Pascal Dennis is an entrepreneur, engineer, and musician. He is the co-founder of Digital Pathways, a company that helps forward-looking organizations deliver sustainable innovation. Pascal is also a prolific songwriter and releases original music through Pascal Dennis Music. He has been writing music all his life, including his latest release, Crazy Angels.
Where did you grow up and what was your childhood like? Did you have any particular experiences/stories that shaped your adult life?
I grew up in Toronto. My parents were migrants who barely escaped WWII and the terrible Greek Civil War. My father was a dishwasher at Grossman’s Tavern and my mother a garment factory worker. Eventually, they saved up enough money to buy a small diner, the Imperial Grill, where I worked from the age of eight.
My parents’ lives were difficult. I gained an abiding compassion for migrants and refugees, and a respect for the healing arts. Kind and generous mentors helped me learn to channel my anger into productive and helpful directions. I learn the importance of ‘laughter and forgetting’, and forgiveness.
What is something you wish you would’ve realized earlier in your life?
Decision-making is a core skill in life.
What are bad recommendations you hear in your profession or area of expertise?
Clarity of Purpose is the single most important thing in any activity, but we don’t emphasize it enough. Clarity of Purpose requires clarity around the core questions of life:
Who am I?
What do I believe in?
Where am I going?
How do I get there?
Living a good life means reflecting on these questions regularly. We need routines that build in such reflection.
Tell me about one of the darker periods you’ve experienced in life. How you came out of it and what you learned from it?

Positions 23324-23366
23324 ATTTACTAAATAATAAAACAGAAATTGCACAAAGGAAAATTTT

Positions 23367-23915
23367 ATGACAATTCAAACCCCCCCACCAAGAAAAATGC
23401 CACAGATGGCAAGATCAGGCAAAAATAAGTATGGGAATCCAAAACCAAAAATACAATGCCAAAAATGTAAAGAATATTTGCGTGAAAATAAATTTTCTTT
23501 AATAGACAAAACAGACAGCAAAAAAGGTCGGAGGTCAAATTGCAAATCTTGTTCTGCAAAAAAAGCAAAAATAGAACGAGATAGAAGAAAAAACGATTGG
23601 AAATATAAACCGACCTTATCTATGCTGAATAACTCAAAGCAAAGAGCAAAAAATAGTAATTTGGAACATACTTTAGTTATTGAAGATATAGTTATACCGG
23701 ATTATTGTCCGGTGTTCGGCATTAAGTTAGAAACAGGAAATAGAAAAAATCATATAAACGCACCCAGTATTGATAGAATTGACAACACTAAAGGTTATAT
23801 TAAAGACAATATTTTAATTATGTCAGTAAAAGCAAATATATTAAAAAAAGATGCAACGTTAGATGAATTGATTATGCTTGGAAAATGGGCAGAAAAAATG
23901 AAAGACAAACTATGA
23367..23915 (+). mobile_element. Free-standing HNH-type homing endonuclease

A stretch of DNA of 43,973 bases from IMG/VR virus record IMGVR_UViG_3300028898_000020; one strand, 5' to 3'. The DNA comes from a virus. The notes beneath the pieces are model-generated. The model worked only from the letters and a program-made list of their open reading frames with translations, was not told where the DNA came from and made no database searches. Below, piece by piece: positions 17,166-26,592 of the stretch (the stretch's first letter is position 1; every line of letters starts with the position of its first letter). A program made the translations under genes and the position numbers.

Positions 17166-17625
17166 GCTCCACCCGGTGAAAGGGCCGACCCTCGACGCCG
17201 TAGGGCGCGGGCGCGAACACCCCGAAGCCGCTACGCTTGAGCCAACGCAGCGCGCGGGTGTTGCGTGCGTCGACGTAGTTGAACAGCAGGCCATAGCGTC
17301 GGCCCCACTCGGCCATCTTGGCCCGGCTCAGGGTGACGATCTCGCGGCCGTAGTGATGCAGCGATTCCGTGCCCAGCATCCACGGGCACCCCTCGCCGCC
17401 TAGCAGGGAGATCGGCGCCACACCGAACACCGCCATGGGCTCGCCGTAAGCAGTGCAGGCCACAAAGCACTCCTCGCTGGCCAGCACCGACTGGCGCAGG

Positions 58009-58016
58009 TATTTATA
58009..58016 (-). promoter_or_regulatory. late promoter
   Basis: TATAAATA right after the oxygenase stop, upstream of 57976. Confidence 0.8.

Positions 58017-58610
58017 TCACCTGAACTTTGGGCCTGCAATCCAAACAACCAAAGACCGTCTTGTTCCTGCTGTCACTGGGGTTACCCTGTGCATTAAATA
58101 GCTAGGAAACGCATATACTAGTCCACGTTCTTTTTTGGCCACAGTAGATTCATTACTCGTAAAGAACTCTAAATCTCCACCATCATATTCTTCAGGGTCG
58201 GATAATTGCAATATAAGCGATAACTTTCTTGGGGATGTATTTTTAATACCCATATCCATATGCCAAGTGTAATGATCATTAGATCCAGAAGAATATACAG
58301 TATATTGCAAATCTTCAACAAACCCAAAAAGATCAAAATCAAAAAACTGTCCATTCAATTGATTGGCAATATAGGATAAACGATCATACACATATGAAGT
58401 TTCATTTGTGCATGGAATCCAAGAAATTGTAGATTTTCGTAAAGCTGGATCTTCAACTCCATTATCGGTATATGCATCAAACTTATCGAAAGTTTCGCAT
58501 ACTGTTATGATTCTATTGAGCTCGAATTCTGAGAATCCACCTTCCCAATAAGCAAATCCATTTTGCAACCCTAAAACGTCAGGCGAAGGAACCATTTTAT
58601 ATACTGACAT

My childhood was difficult and I was an angry young man. Compassionate mentors helped me come to terms with my experience. I learned that reflection, laughter, and forgiveness are the keys to a happy life.
What is one thing that you do that you feel has been the biggest contributor to your success so far?
A strong sense of who I am, a supportive family, and a droll sense of humor. “Lord what fools we mortals be – and this one (i.e. me) in particular.”
What is your morning routine?
I’m a night owl and typically work late. I typically wake up at 7:00 am. My morning routine comprises yoga, meditation, and reflection. I spend twenty minutes on ‘Planning & Solitude’ during which I reflect on purpose, plan, results, and next steps. Then I like to play the piano or guitar and sing.
What habit or behavior that you have pursued for a few years has most improved your life?
Daily singing and meditation. Afternoon walks. Regular reflection on Purpose, life plan, and values. Who am I? What do I believe in? Where am I going? Am I having fun?
What are your strategies for being productive and using your time most efficiently?
Sing and meditate every day. Reflect regularly, and stop doing things that don’t contribute to your core purpose, or are not aligned with what you believe in.
What book(s) have influenced your life the most? Why?
Classical Chinese Poetry, translated by David Hinton: Du Fu, Li Bai, and all great Chinese poets wrote clearly and simply from a deep-rooted, heart-felt philosophy. Despite difficult lives, they never gave in to nihilism.
A Small Treatise on the Great Virtues, by Andre Comte-Sponville. The great virtues have helped me survive difficult times and remain my north star.
The novels of Phillip Roth, Saul Bellow, and Mordecai Richler: These authors helped me make sense of my experience as a child of migrant parents. I felt they were my Jewish uncles – funny, prickly, and wise.
Do you have any quotes you live by or think of often?
“Difficulty shows what a person is. Therefore when a difficulty falls upon you, remember that God, like a trainer of wrestlers, has matched you with a rough antagonist. Why? So that you may become an Olympic conqueror, but it is not accomplished without sweat.” — Epictetus
A hard standard to live up to but we have to try. Doing so means accepting what we cannot change (which is most things), and focussing on what we control (usually, our thoughts and behavior).
As I get older, I’ve come to see that Epictetus is right. Difficulties, used in the right way, can help you grow and learn to laugh and enjoy life.
“Less is more.”
“Complexity is a crude state. Simplicity marks the end of a process of refinement.”
These are the cardinal rules of management, writing, and art. The strategy should be boiled down to one page. Good songs and poems are usually those that leave the boring, fake stuff out.